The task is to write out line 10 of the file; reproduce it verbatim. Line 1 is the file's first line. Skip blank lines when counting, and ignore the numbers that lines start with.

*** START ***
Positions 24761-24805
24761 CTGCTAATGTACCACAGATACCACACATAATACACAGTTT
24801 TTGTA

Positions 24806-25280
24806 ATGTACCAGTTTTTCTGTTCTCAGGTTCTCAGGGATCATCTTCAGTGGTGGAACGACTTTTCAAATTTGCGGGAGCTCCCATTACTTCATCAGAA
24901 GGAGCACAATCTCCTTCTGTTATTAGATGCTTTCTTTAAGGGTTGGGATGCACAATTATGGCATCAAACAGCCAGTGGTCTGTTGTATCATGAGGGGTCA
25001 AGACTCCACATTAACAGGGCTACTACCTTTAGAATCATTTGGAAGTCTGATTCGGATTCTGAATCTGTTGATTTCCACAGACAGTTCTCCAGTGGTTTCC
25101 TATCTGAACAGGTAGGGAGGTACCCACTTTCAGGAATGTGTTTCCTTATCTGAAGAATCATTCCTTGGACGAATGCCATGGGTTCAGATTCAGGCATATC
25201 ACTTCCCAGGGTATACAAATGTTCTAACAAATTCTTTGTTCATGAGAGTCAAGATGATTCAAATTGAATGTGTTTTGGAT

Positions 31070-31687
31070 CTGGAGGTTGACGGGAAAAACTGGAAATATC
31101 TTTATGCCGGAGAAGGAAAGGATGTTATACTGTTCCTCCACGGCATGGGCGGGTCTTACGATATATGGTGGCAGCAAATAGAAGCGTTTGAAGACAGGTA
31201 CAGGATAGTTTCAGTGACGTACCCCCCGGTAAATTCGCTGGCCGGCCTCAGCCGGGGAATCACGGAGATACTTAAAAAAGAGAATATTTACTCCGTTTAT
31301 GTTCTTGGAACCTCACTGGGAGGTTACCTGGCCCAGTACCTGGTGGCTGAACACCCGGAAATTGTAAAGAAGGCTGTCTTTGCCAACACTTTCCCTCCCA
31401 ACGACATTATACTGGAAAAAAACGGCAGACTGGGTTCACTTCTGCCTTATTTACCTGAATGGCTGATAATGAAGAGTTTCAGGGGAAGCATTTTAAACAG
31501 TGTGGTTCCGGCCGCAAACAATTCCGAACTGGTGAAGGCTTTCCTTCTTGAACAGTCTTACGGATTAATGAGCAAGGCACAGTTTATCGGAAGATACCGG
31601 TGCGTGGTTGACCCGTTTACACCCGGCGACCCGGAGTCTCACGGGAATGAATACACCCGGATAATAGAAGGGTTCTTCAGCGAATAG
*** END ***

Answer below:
Positions 31070-31687